The interruption at the Rottneros mill will result in the loss of half of its production and affects one-fifth of the entire company's output.

"This is a consequence of ineffective energy policies. Factories cannot run when the owners need to send money for every tonne that they sell. As a consequence, they have to close production," said Christer Larsson, economist at the Swedish Paper Workers Union (Pappers).

The most important task is to solve the long-term problems, he added.

"It is about getting more energy sources at lower costs than what we currently have on the margin. It is clear that upgrading nuclear power plants is of immediate importance and the need for new nuclear power plants as well," said Larsson.

"However, it requires a broad political agreement so that it remains in place through several terms of office," he added.

TT/The Local/vt (news@thelocal.se)

Your comments about this article

14:58 December 10, 2010 by Great Scott
When you privatise utility's this is what you get, sky high prices to feed fat cat morons.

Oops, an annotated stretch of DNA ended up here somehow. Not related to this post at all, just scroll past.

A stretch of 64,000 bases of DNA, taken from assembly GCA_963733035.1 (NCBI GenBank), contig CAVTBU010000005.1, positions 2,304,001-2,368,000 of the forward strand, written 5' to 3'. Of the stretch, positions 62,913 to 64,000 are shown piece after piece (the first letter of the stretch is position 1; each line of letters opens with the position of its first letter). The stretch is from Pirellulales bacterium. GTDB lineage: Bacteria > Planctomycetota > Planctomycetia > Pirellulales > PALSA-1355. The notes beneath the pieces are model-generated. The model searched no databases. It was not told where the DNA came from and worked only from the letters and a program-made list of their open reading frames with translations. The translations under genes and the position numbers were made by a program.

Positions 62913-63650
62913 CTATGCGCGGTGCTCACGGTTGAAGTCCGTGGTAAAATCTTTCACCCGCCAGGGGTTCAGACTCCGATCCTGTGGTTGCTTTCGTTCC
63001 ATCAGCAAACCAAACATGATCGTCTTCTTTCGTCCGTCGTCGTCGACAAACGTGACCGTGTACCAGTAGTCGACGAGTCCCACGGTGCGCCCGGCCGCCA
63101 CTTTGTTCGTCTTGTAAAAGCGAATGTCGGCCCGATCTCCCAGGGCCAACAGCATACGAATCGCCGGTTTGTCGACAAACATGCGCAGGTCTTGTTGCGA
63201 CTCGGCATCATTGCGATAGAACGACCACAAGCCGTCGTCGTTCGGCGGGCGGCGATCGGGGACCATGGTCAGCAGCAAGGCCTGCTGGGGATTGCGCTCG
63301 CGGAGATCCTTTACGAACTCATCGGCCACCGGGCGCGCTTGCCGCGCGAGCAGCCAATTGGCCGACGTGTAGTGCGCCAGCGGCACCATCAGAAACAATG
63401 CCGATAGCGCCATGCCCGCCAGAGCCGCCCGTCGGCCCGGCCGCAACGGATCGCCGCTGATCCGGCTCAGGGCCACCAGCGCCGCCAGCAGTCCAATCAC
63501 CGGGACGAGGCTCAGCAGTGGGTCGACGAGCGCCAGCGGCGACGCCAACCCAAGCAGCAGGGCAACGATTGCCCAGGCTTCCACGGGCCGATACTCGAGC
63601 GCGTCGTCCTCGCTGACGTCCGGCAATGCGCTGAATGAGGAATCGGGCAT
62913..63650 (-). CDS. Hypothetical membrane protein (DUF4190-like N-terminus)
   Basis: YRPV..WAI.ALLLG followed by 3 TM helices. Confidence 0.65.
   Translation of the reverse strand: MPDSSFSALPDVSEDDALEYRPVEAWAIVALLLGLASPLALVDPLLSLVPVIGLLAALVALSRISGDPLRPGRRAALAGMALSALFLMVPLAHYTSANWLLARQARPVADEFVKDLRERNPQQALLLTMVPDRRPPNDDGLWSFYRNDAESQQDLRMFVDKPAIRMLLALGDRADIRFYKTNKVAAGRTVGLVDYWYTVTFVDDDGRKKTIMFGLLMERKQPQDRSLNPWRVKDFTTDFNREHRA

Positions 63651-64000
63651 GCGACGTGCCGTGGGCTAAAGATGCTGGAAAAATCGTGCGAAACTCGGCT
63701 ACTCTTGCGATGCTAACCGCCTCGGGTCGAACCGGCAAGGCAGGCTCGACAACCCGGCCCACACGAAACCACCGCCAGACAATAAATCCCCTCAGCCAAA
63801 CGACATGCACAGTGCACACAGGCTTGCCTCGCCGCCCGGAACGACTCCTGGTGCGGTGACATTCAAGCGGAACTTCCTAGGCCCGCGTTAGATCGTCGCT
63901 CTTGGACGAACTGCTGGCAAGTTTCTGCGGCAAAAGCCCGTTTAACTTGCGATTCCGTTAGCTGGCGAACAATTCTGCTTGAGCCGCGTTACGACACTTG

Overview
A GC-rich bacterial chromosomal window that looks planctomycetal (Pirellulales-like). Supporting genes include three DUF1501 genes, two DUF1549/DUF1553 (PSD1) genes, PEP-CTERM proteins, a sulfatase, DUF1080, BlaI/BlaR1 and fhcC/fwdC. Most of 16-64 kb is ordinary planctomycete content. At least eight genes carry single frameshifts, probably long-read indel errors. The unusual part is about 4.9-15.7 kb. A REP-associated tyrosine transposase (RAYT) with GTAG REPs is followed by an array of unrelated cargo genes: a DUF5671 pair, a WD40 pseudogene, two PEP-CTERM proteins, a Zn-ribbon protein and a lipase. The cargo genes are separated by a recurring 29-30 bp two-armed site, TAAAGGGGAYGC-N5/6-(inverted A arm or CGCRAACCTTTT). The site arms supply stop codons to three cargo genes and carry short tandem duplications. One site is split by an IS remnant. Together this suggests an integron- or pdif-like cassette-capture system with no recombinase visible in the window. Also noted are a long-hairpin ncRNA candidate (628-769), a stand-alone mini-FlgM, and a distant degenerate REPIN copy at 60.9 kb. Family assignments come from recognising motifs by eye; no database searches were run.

The Swedish government will nothing about it either, they are all friends together.

All utility's should be nationalised.
15:16 December 10, 2010 by Zill
How's about putting the (currently mothballed) nuclear electric generating station at Barsebäck (two reactors) back in service?

Such a move would anger the Swedish Green Party (Miljöpartiet de Gröna) and the Left Party (formerly VPK, or Communist), but so what?
15:54 December 10, 2010 by PhilHill
What really annoys me about electricity prices in Sweden is that the tax is about 100%. In the UK its 5%.

This means that we are paying double the real price. Some people might argue, that this is good, because it helps to reduce CO2 pollution, but the fact of the matter is that none of the power produced in Sweden produces CO2.

Its all nuclear, hydro and wind.

So what happens to people like myself that cannot afford to heat their homes using electric radiators (elements), Well I switch to using my old Kakelugn (old tiled oven) and this of course does produce CO2 pollution. The taxes on electricity and the high electricity prices are actually causing more pollution than if the prices were kept low. The whole policy is a mess in my opinion.
17:54 December 10, 2010 by Swedish123
High Prices. Yes everybody know why. To pay all the social benefits to immigrants.